Solar panels have become the go-to technology for homeowners looking to save money on utilities. However, before installing panels on their roofs or in their yards, homeowners need to understand what affects the cost of solar panels for sale.
Before setting a price for solar panel installation, homeowners and installation experts work together to design an array that fits the homeowner’s needs. Each home has different variables that providers need to consider before quoting a price. If you’re looking to go green without spending your fistfuls of your hard-earned green, consider these seven significant factors affecting the cost of solar panels.
Before installers can quote solar panels, they have to evaluate the home’s electrical needs. When working with their contractors, homeowners can help by looking into their electric bills and figuring out how many kilowatt-hours they use each month. Solar panel installers can then recommend a system that meets or exceeds the average kWh used per month.
Some homeowners want solar panels that will cover their entire monthly electrical use, while others only need them to supplement a percentage of their utility costs. Varying electrical needs are a top reason why solar panels do not come with a standard installation price.
Roofing style and direction
The size, shape, and slope of the roof affect the price of installation. A roof that faces north or east requires more panels and installation measures than a roof that faces south or west. Ideally, you want to pick a south-facing top because they receive the most sunlight throughout the day and year-round. This way, you can save money on the number of panels you need to slash your energy bill effectively.
Struggles with roof geometry can increase the cost of installing the panels while simultaneously decreasing the effectiveness of collecting solar energy. Installers often need to use more mounting hardware to create optimal conditions, which increases the cost of installation.
If possible, mount the panels on a roof with a 30 to 40-degree angle to absorb the maximum sunlight. This way, you can save on mounting costs and extra equipment to create that 30 or 40-degree angle.
Amount of available sunlight
How much sunlight each home receives can also be critical in determining your quote. For example, homes covered partially by trees often need more panels in more locations to collect solar energy. Conversely, buildings with full sun need fewer panels.
It isn’t only about shade, though. The surrounding environment and weather conditions can affect the cost of installation. Consider the year-round weather and how many sunny days you have—the more sunny weather, the fewer panels you need to install to produce sufficient energy.
Solar panels come in different configurations. Homeowners can choose from monocrystalline or polycrystalline cells, and they can also select thin-film alternatives. Installation experts will suggest the best type of solar panels for your home’s needs and environment.
The cost of panels depends on the power density and the color. Arrays with black panels and frames cost more than arrays with blue panels with silver edges because black absorbs more light than blue. Inverters also affect the price of installation. String and micro-inverters group solar panels in different ways, which can affect the price. Don’t worry if the technical mumbo-jumbo has your head spinning–your solar panel provider should answer your questions about terminology and your quote.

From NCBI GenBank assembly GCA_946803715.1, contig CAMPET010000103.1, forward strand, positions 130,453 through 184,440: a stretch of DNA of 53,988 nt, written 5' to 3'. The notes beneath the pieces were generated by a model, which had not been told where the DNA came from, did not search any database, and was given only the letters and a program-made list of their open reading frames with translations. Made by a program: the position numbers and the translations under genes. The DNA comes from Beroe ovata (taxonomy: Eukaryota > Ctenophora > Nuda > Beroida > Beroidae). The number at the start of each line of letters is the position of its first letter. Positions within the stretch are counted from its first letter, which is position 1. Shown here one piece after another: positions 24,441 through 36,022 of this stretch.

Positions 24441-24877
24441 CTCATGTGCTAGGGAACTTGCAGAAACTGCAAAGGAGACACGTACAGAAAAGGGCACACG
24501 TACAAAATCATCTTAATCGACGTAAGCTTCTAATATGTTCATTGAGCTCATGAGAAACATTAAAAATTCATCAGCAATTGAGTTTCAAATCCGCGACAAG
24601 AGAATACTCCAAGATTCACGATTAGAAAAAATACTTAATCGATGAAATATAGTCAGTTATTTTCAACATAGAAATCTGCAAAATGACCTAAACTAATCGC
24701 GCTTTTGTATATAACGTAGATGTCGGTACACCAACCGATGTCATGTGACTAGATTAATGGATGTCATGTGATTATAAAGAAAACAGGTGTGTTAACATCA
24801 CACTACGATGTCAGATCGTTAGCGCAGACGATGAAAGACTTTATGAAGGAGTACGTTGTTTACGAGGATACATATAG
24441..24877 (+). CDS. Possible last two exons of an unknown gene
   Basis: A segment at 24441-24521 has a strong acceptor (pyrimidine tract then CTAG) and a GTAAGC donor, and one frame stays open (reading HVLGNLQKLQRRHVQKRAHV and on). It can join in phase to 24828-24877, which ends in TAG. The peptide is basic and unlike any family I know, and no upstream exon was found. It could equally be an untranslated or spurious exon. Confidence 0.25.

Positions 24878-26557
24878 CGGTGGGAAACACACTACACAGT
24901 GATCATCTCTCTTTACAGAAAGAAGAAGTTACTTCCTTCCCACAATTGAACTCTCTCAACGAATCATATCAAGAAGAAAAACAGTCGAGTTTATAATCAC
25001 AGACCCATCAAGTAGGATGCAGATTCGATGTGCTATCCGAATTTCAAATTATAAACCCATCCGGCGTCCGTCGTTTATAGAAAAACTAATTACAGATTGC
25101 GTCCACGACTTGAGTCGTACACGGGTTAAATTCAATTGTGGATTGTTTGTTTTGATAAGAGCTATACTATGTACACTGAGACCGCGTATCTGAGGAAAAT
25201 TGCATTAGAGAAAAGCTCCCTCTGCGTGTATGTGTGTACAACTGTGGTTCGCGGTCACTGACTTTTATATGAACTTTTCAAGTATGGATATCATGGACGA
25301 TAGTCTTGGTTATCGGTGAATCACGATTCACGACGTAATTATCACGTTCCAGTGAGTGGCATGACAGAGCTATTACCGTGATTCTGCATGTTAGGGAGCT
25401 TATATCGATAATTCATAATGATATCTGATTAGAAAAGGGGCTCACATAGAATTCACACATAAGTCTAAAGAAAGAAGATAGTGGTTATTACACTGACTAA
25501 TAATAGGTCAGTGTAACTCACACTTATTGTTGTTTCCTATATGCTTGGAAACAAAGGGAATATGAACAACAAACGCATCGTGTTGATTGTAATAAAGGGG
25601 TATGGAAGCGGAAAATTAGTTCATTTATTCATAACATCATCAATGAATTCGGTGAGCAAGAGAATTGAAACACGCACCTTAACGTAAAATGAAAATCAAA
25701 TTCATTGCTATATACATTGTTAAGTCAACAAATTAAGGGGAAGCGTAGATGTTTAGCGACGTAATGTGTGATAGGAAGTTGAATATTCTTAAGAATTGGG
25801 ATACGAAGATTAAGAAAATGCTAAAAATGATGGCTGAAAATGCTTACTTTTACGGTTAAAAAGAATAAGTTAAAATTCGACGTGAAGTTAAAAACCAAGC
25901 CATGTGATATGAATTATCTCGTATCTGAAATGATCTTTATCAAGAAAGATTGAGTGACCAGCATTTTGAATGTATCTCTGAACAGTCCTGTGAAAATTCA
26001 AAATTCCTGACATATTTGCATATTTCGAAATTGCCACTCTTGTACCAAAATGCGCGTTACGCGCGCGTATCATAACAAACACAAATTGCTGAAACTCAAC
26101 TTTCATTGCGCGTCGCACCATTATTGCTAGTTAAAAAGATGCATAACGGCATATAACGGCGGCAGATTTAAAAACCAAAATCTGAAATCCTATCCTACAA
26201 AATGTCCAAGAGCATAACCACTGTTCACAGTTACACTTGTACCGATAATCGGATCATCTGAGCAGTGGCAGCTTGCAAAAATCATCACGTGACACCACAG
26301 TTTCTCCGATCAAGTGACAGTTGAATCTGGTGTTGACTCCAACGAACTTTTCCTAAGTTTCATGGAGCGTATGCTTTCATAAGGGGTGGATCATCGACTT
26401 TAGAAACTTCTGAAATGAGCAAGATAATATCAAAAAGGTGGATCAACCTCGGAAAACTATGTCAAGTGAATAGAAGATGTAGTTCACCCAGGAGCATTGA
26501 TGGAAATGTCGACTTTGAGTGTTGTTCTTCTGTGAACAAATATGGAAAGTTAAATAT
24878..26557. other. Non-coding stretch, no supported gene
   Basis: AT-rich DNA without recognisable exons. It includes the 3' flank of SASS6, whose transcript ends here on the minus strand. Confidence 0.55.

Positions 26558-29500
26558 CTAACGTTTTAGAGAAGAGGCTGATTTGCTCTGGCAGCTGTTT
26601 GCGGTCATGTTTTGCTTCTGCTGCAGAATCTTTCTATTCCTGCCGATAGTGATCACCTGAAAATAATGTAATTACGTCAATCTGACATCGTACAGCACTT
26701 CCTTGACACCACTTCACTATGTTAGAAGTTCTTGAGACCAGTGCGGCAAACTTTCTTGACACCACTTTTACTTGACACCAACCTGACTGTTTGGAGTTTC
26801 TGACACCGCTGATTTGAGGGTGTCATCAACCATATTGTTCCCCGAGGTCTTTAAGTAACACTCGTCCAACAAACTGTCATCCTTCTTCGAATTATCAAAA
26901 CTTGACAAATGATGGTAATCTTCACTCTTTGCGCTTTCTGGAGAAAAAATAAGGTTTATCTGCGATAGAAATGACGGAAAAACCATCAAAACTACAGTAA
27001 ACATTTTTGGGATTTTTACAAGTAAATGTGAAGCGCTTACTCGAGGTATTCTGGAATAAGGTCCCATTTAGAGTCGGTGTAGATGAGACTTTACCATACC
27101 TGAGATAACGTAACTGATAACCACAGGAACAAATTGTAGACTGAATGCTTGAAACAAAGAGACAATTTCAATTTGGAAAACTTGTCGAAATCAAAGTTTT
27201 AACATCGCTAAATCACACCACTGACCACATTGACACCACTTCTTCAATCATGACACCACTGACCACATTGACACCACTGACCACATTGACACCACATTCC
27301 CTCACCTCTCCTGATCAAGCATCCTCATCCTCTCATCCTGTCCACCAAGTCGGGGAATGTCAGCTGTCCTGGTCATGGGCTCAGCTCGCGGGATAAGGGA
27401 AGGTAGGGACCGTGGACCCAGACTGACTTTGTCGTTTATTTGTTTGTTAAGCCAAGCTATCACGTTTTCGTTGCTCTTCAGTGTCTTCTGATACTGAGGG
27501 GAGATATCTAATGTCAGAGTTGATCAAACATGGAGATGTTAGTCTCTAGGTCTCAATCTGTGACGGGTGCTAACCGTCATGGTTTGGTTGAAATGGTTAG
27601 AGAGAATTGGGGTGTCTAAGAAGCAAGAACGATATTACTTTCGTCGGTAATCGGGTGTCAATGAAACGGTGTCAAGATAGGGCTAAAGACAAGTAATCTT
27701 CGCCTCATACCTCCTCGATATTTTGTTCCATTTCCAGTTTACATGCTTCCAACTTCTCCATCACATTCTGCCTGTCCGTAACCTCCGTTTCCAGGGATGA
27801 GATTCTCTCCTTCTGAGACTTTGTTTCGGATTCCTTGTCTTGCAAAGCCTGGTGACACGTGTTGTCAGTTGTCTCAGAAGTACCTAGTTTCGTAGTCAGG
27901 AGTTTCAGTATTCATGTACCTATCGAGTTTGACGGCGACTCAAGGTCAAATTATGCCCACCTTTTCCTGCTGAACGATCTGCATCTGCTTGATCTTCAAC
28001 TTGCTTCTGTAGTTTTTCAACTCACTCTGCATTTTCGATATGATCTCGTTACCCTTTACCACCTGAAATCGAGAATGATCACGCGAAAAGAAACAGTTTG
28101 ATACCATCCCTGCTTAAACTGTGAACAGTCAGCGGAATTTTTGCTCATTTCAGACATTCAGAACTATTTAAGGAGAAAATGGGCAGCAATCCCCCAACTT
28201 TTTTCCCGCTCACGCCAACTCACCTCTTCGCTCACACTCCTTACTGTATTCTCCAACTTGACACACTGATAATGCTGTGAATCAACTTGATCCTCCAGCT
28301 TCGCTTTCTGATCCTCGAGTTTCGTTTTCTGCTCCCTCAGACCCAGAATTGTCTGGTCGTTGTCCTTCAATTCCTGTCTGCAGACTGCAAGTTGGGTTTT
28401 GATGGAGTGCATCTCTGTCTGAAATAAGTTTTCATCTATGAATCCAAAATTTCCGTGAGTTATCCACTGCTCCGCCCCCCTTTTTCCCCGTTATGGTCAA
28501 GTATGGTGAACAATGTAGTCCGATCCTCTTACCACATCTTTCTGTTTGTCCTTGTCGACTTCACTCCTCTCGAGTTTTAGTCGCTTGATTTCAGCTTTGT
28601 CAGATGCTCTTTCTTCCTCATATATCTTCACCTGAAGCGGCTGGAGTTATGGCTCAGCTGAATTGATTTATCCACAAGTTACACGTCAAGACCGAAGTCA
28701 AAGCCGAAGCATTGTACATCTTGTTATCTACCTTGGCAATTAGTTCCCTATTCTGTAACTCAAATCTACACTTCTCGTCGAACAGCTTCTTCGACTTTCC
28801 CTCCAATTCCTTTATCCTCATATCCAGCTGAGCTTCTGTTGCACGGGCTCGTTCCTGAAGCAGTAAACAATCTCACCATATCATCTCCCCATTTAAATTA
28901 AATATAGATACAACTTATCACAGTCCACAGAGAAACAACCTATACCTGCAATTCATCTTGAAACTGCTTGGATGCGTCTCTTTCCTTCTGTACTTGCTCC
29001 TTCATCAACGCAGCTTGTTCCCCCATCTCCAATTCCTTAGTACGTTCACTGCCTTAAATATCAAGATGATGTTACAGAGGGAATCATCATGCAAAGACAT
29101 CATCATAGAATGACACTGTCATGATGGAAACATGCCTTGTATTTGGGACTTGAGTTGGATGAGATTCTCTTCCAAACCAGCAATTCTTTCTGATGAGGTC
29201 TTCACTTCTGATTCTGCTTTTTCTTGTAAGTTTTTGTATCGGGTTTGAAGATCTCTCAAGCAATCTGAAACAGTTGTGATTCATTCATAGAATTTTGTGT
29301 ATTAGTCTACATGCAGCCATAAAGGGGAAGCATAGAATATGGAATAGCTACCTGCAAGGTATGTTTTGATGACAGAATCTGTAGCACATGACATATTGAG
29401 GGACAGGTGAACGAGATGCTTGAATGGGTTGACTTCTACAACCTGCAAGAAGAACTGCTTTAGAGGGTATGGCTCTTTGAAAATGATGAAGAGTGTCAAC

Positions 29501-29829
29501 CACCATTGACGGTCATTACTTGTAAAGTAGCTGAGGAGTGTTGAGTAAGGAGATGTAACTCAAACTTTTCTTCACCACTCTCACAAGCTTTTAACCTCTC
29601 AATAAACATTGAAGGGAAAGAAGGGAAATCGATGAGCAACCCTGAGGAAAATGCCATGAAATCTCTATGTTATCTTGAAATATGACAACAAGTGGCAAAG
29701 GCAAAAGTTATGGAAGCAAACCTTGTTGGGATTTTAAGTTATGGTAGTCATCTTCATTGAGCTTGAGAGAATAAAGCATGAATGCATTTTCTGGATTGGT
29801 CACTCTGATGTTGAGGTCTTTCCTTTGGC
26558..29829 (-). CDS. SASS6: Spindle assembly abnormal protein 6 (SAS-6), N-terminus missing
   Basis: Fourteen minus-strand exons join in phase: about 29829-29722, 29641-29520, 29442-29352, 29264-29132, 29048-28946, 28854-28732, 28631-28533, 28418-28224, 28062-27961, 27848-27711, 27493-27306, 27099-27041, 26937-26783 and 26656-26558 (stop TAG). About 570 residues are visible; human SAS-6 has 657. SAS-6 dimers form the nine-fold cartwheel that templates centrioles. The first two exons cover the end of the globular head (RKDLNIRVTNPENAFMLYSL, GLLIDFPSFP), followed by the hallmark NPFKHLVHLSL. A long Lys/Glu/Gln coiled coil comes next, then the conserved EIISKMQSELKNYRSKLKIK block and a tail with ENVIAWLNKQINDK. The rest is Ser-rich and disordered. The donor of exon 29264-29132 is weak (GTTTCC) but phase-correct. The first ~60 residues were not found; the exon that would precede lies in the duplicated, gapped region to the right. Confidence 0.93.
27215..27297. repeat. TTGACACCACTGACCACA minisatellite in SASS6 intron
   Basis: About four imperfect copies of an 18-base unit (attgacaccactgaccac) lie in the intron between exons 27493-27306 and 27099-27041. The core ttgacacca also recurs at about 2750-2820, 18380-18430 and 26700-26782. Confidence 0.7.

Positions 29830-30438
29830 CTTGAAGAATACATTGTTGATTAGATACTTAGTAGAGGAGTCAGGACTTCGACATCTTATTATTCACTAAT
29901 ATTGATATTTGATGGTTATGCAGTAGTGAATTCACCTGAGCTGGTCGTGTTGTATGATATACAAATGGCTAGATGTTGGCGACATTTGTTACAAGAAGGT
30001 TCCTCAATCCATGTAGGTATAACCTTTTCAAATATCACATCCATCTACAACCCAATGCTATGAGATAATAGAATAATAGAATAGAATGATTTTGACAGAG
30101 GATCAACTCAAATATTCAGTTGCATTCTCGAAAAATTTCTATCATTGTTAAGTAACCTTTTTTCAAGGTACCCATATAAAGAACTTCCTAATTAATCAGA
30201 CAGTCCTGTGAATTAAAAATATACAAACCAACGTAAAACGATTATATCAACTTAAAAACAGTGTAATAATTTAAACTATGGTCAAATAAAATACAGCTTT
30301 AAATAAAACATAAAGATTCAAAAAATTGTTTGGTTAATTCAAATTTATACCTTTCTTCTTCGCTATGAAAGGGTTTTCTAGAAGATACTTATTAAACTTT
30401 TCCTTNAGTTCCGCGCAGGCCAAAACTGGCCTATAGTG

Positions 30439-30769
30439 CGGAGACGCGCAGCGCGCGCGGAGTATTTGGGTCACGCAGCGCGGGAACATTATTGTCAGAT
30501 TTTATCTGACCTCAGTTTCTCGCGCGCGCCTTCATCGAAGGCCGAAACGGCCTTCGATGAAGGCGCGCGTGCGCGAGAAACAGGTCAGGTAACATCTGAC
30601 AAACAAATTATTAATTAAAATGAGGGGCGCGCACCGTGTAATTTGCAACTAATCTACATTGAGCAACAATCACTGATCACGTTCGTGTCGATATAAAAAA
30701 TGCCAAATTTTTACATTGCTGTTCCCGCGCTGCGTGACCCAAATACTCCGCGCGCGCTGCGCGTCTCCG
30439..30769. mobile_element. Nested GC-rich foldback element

Another factor that affects the price of solar power is labor. Solar panel installers do not work for free. Labor expenses include transporting the solar panels and placing them on roofs, garages, or yards. As you might imagine, installing solar panels involves more steps than just screwing the frames into support beams.
In some situations, contractors have to pull local permits because they have to work with the electrical systems. If you opt for a ground installation, workers will need to comply with all local regulations for digging to ensure no power lines sustain damage. You’re paying for labor and expertise, so quotes will likely vary with contractor experience.
Connecting to the grid
When installing solar panels, contractors often have to connect the system to the municipal power grid. Utility systems have varying requirements for solar panel installation and how to connect panels to the utility meters and community transformers.
Costs vary based on the distance to the interconnection point, your home’s age and electrical equipment, and the number of solar panels already in your area. Connecting to the grid can involve installing conduits and digging trenches to the interconnection point.
Most of the items in this list involve factors that drive up the cost of your solar power. Incentive opportunities do the opposite. Federal and state tax credits can reduce the cost of solar panel installations as a reward for consumers who choose sustainable options.
Some utility companies also offer rebates and incentives to homeowners who turn to renewable energies, like solar or wind power. Often, tax credits and refunds are awarded after proof of installation. To get tax incentives and rebates, you might have to install specific types and brands of solar panels. Consult your local power authorities and save any receipts for your tax and energy experts.
Solar panel installation costs have several variables. The environment around your home, the geometry of your roof, the distance from your home to the interconnection point, and labor expenses can increase installation costs. By working with your solar provider and your local energy company, your home can have its day in the sun.